But for the small local venues that regularly present current, edgy jazz acts — the places were the music moves forward — this is a tricky moment.

“It’s super important to have that gathering place with a sense of stability to have a creative music community,” said Jeff Parker, a guitarist and jazz professor at the California Institute of the Arts (who had his own residency at ETA). “Some of the greatest musicians in the world are in L.A. right now. But it’s difficult to have a venue here. Everything’s so spread out. L.A. has always been notoriously hard to get people to come to shows.”

“It’s kind of a weird time,” said Emily Rose Epstein, a talent buyer at PRS and the Frogtown venue Zebulon that regularly hosts jazz acts (SML will play a two-night stand there July 8-9). ”We’re seeing the effects of the film industry strikes and work is slow for many people. The bar’s slower, and our costs of doing business are higher than ever. It makes sense that people are tightening their wallets, but we’re one of the only independent venues in L.A. left.”

“I just saw [Ethiopian jazz legend] Hailu Mergia in our tiny room, and it was so magical,” Epstein continued. “The people that find us are never bummed to stand beside other music lovers and watch something incredible. But I do wonder if people are priced out or focused on finding work.”

The L.A. label Jazz Is Dead books top-flight talent at the Highland Park venue Lodge Room, and label founder Andrew Lojero said that the caliber of musicianship here makes this a “special moment for the genre in L.A.” But he acknowledged that he’s “kind of torn. The future’s never been brighter in some ways, but in other ways, it does feel pretty consolidated,” when it comes to the club scene.

He cited the pandemic-era Shuttered Venue Operators Grant program as a possible model for supporting small venues. “That was a huge step towards a resurgence,” Lojero said. “What London and São Paolo have is government and cultural institutional support for music in ways that we don’t. But I still see L.A. at the forefront of it all. Jazz music’s roots run super deep here, and one of the best things we can do is to give artists spaces.”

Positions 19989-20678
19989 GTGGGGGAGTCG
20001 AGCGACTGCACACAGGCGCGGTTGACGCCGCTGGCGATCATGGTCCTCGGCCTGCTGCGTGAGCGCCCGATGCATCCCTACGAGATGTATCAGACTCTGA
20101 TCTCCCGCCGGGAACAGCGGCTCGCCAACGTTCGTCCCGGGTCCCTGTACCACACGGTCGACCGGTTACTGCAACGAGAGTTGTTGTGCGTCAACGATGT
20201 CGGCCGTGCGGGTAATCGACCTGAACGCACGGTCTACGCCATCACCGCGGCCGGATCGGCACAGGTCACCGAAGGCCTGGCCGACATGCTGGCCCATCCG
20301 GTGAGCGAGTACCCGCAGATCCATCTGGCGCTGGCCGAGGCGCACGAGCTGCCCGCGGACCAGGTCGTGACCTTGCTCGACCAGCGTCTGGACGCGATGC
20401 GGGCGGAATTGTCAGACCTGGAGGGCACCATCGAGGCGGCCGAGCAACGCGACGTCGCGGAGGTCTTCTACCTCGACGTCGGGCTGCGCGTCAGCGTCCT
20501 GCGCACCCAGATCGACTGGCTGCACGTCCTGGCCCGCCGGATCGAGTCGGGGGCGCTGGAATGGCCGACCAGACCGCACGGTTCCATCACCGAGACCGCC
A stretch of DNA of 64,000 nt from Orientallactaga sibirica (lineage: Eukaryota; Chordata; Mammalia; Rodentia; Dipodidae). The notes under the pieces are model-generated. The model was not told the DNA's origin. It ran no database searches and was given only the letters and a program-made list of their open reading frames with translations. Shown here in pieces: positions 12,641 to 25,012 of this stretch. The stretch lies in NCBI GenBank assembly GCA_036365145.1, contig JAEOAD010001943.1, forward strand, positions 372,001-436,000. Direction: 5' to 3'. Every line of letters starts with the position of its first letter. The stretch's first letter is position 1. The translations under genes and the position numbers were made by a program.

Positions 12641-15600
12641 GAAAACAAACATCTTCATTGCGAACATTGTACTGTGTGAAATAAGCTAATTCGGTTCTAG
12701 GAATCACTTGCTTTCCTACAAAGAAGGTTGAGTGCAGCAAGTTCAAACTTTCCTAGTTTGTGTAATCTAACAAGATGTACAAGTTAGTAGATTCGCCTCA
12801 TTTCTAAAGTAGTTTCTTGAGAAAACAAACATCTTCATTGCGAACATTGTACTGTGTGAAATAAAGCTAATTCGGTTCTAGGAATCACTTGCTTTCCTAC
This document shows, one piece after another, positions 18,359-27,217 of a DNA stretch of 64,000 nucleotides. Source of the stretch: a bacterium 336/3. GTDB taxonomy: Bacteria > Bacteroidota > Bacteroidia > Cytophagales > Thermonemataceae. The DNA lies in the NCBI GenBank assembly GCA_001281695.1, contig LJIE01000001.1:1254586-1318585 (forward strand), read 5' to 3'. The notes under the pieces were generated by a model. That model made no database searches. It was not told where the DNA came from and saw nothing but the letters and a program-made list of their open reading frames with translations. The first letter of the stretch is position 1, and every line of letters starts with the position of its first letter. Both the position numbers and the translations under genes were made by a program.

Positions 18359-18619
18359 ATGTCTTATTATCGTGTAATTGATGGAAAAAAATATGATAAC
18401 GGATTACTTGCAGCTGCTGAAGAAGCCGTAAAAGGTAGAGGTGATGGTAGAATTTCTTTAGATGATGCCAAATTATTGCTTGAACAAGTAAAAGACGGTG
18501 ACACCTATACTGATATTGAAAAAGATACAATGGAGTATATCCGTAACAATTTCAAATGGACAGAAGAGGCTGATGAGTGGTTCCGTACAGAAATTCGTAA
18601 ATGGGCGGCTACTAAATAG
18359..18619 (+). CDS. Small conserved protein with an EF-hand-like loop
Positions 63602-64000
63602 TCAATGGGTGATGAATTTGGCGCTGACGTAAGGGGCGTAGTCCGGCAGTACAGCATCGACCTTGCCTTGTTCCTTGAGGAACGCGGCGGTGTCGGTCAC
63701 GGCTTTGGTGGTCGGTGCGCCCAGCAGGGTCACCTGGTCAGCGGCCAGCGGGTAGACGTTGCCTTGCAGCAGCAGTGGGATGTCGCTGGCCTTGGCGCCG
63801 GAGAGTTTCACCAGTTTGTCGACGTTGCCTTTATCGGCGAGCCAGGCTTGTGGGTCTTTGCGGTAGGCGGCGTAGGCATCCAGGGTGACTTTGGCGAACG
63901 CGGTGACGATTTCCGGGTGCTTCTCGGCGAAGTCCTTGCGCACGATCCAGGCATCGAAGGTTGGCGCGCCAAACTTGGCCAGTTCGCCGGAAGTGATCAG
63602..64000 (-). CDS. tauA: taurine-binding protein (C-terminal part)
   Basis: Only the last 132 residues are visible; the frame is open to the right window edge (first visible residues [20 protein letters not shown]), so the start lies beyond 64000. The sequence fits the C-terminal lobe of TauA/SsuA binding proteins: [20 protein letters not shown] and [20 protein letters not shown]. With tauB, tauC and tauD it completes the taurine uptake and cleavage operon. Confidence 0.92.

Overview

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Max Haymar of the Max Haymar Trio talks with the audience between songs at Sam First on May 5, 2018.

(Nick Agro / For The Times)

Paul Solomon, who owns the acclaimed jazz purist club Sam First, agrees that “The scene is super strong, but it’s been an enduring issue in L.A. that we tend to be short of venues,” he said. “We’re competing with the Netflix-ization of life and folks staying home. But cultural amenities provide the fabric for a neighborhood. That’s what makes the best cities.”

Sam First puts on two sets a night, five nights a week, and recently started a record label to release limited pressings of its live recordings. But Solomon acknowledges the dedicated jazz clubs left standing are facing headwinds.

“We’re focused on being that supportive small club for folks to play original music,” he said. “But the economics are tough. Even with musicians sacrificing to play music they want in a supportive place, the costs of paying for live music, versus what people are willing to spend to go out, it doesn’t always add up.”

The two-year-old, jazz-heavy venue The Sun Rose, inside the Pendry Hotel on the Sunset Strip, draws star-packed crowds for residencies by actor/musician Jeff Goldblum and Adam Blackstone, Rihanna’s music director, alongside guest appearances from John Legend and Robert Glasper.

“It’s almost impossible to make a profit on a 100-capacity room, so we’re really fortunate to be attached to a beautiful hotel,” said Sharyn Goldyn, the venue’s booker. “But there’s so much interest. Guests always hear about us because they were looking for great jazz clubs in L.A., and because we’re independent, we can be really selective and not beholden to bigger promoters.”